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It was a bit surprising when at Emerald City Con back in April DC Comics announced that Gerard Way was going to spearhead a new imprint of comic books called Young Animal. While Way is most widely known as the singer for the popular rock group My Chemical Romance, he has also put together a short but impressive comic book resume as a writer. His first series The Umbrella Academy received strong critical reaction. Then he teamed up with Shaun Simon and artist Becky Cloonan for The True Lives of the Fabulous Killjoys, a complex dystopian pop fantasy that again got good reviews. Still, he didn’t exactly fit DC’s recent creative direction.
DC, under the leadership of Dan DiDio, Jim Lee, Geoff Johns and others made a major risk by restarting their universe with “The New 52” back in 2011. Some fans really loved it, and it initially sold well. Eventually, though, some of the luster of the project wore off. Fans missed the old stories and versions of the characters from prior to the reboot. So earlier this year DC kicked off “Rebirth,” a sort of course correction from “New 52.” Rebirth seems like it will eventually re-introduce some pre-New 52 continuity, but not all at once. There has been excitement for “Rebirth” overall, though it has not been a universally positive reaction.
On the other hand, Young Animal seems to be a throwback to earlier days of DC Comics, especially their Vertigo titles. Vertigo has been struggling lately, not producing the same sort of impressive boundary-pushing “mature” titles that define the artistic edge of comics. A lot of the prestige that used to belong to Vertigo now goes to Image Comics, a company that routinely picks up Eisner and Harvey Awards for their series and creators. “Young Animal” feels like a cross between Vertigo and Image.
If one had to describe The Umbrella Academy and Killjoys, it would be creative, unpredictable and complex. Whether you like “New 52” or not, those are probably not the terms you would use to describe those comics. So on one hand, the match between DC and Way seems a little unusual. However, it makes more sense viewed through the angle of Vertigo. While many Vertigo titles, such as Y: The Last Man, seem to exist in their own world, others such as The Saga of the Swamp Thing and The Sandman actually were a part of the DC Universe. (Watchmen was going to be a part of the DC Universe, specifically the Charlton characters, but DC decided they wanted Alan Moore to make up new versions.)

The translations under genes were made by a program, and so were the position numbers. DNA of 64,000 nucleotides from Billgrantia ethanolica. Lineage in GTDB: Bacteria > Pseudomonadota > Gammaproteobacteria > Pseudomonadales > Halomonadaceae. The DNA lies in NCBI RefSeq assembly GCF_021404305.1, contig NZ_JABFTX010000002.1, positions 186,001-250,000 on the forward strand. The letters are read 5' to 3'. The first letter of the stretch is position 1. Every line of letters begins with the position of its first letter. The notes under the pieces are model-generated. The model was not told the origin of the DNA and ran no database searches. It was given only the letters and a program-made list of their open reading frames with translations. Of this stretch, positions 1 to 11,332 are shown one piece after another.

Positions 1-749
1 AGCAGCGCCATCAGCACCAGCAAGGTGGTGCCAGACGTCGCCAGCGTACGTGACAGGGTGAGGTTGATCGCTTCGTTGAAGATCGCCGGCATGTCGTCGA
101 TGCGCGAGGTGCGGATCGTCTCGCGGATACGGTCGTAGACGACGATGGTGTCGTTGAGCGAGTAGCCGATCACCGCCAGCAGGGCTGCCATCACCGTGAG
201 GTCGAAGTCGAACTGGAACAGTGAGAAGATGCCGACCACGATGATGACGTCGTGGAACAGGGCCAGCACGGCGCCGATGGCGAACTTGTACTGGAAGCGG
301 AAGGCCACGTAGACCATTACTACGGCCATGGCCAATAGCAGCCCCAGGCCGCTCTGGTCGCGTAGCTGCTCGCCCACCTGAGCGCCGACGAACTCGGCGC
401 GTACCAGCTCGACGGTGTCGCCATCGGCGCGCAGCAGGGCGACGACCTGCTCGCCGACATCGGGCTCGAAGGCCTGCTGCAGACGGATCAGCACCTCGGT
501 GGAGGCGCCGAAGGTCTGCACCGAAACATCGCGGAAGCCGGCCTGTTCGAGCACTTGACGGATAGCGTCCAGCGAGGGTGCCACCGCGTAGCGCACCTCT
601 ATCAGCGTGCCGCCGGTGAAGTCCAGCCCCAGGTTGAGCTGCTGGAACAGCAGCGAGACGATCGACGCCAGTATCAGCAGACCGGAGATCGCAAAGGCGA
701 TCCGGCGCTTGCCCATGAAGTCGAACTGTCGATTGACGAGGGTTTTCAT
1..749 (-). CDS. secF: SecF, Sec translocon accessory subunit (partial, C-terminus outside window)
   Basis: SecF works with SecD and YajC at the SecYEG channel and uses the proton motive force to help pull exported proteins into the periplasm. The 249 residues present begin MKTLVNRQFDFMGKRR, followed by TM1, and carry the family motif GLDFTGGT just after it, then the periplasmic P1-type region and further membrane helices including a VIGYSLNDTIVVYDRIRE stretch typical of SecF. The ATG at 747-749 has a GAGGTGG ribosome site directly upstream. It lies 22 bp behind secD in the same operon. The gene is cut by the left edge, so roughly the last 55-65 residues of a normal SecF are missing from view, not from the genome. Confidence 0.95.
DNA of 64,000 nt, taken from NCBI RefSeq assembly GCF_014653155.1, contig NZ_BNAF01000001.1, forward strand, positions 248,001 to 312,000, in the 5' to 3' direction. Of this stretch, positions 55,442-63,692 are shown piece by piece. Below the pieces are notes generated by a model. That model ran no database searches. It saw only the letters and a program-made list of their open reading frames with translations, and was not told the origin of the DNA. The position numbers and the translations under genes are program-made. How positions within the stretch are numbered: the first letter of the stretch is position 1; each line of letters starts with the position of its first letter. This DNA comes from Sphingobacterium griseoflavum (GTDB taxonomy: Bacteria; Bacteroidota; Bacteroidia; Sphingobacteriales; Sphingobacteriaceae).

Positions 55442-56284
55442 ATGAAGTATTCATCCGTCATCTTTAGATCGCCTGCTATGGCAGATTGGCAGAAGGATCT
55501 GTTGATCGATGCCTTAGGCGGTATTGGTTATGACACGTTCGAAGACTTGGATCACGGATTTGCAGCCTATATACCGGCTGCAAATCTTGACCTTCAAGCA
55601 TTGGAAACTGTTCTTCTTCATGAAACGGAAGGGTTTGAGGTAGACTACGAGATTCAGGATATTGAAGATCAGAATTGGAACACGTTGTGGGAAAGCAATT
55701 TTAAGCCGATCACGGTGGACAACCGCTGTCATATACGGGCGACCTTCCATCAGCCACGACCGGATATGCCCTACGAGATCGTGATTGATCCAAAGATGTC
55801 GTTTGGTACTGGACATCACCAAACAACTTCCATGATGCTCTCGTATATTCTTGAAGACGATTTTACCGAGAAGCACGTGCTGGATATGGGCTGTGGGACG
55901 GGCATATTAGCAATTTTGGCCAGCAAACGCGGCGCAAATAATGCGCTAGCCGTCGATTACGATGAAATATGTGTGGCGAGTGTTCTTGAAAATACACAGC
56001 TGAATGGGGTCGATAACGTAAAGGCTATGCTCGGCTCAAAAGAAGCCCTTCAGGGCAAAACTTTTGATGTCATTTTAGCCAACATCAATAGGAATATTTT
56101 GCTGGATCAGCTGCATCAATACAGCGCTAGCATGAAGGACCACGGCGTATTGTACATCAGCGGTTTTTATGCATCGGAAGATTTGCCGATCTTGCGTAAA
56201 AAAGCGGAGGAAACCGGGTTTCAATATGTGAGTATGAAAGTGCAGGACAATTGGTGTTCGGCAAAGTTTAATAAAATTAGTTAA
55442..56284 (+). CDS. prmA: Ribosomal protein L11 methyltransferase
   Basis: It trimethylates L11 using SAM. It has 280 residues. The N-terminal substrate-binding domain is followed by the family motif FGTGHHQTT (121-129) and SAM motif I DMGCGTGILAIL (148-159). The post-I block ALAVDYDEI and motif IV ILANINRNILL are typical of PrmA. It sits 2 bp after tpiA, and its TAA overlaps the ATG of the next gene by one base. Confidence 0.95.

Young Animal looks like it will be a weird corner of the existing DC Universe. Doom Patrol has long been a staple of eccentric DC. It was also a title written by Grant Morrison, who seems to be a sort of mentor for Way (Morrison has appeared in music videos for MCR). Way will write a new version of Doom Patrol, with art from Nick Derington and Tamra Bonvillian. Additionally, Mother Panic is another Young Animal series set in the DC Universe. The series, written by Jody Houser with art by Tommy Lee Edwards, takes place in Gotham and has a new bat-like costume character.
Way is co-writing a comic called Cave Carson Has a Cybernetic Eye (which is indisputably an awesome title) with Jon Rivera and featuring art from Powers co-creator Michael Avon Oeming. Perhaps the most intriguing series, though, is Shade, The Changing Girl. Cecil Castellucci will write Shade, The Changing Girl, which features some pretty incredible and trippy art from Marley Zarcone (and covers by Becky Cloonan). Overall, four series (at the start) is not a huge commitment from DC Comics. However, it could be enough to jump-start different things at DC and change the perception about DC Comics a little.
Whether fair or not, there is an idea that DC has been flailing somewhat for the past few years. Although there were some great series out of “New 52,” enough of the series were disappointing that the whole reboot didn’t seem worth it. Numerous series in “New 52” felt very monotonous and too similar to other titles. The decision to change courses again with “Rebirth” was seen by some as an example of DC heads not knowing what to do with their characters. It’s still too early to tell if “Rebirth” will win fans over, but there does seem to be some good comics coming out of it.
It’s possible that Young Animal, which starts this fall, could change the conversation about DC. Way has some cache, and if the series are good, Young Animal can win back some of the respect that Vertigo used to have and do it with DC continuity characters. They can also steal a page from Image Comics by offering different and exciting takes on stories rather than the normal superhero trick of crossovers. The previews of Young Animal series look pretty interesting. Also, it’s refreshing to see DC taking a bold new direction, even on a small scale. Hopefully, it will be the start of a rebirth of a different kind, a fledgling restart of creative and extraordinary comic books from DC.